Pull printing has a lot of advantages but it isn’t the only solution and it isn’t for every organization. The following cons primarily revolve around costs and hardware.
Pull printing means implementing compatible hardware and software. Depending on your organization’s needs and existing setup, you may have to lease multi-function printers per office or designated print area, may have to upgrade existing printers, and will have to lease or purchase software.
- Browser-based – Many printer manufacturers offer browser-based pull printing apps. These allow organizations to implement separate devices to release pull-printing to nearby printers, sometimes without investing in separate print hardware. This offers a cost-effective but non-native solution for organizations with an existing print-fleet.
- Card Reader – Here, printers feature an external badge reader, which implements directly into the organization’s existing badge or card system. This is the most cost-effective solution for organizations with existing user access management protocols.
- Console – Touchscreen printers support username-password or pin code access.
No matter which option you choose, pull printing requires that printers have a universal print driver (UPD). Implementing user access management is also costly, but can help your organization save money over the long-term through improved control of print, better security, and reduced print waste.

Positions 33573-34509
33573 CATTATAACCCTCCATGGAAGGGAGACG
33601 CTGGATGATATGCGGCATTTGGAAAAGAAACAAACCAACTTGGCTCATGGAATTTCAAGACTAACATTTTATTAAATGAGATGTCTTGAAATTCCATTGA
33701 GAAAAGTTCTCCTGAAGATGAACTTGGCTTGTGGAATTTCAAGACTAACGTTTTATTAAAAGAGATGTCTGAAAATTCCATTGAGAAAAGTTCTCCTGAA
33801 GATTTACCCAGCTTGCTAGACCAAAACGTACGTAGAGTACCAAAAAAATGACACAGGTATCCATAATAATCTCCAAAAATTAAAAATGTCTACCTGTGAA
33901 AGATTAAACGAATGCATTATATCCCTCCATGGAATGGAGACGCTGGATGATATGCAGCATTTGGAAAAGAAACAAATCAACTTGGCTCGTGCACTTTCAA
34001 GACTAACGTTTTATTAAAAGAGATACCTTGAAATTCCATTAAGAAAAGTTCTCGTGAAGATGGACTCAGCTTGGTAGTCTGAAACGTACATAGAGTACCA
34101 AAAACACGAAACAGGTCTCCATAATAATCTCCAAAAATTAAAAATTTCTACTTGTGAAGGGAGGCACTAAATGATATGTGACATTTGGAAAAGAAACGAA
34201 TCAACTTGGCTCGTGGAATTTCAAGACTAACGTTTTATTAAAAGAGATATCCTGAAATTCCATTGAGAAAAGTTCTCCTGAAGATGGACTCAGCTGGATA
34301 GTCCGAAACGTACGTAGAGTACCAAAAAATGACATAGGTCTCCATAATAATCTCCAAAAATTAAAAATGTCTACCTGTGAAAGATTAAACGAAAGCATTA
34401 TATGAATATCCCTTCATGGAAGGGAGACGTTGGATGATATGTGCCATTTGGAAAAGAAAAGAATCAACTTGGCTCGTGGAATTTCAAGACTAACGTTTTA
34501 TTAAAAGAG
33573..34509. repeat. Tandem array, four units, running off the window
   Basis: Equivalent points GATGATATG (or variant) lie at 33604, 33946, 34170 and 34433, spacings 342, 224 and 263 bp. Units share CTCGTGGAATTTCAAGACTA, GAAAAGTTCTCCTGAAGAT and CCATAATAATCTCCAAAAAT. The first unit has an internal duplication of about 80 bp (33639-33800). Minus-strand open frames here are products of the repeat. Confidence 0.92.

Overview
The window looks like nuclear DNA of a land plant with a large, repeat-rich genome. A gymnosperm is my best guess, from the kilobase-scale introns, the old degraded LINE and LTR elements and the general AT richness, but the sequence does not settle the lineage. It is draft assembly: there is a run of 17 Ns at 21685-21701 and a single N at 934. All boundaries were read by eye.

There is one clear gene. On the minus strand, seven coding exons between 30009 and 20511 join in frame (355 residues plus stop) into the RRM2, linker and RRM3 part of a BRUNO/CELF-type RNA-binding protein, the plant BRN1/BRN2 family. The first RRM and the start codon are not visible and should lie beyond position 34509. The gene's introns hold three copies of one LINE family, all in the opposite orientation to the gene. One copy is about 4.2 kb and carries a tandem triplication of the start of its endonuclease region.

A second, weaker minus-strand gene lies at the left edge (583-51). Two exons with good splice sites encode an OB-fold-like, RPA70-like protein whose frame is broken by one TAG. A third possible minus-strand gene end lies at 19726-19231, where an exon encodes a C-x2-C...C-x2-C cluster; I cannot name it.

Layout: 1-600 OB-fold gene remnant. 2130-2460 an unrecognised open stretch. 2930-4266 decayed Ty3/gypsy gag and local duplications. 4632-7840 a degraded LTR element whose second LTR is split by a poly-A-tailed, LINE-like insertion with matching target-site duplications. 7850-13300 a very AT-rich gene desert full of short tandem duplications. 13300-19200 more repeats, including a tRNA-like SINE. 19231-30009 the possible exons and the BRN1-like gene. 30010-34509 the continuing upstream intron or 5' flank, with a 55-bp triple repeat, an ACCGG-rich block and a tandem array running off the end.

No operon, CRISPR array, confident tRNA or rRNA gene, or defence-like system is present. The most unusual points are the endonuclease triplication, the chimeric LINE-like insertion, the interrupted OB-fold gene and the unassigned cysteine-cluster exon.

Pull printing is essentially two-step verification for print. It adds a stage of complexity to printing, meaning that individuals take time to log in before printing. If security and reduced print-waste are not desirable, this may unnecessarily increase time-to-print for specific organizations.
Choosing Pull Printing
Pull printing is increasingly popular and many managed print service providers offer it as a standard service. A managed print services provider will assess business needs, optimize printer placement for your office, and select print management software that best meets your operational and print needs. This will most likely include pull printing, with user access management solutions designed to best meet your budget and existing systems.
You can also choose to implement pull printing on your own, sometimes using existing multi-function printers. Here, you simply need compatible software, to change drivers to universal print drivers, and typically authentication hardware or software at the printer itself.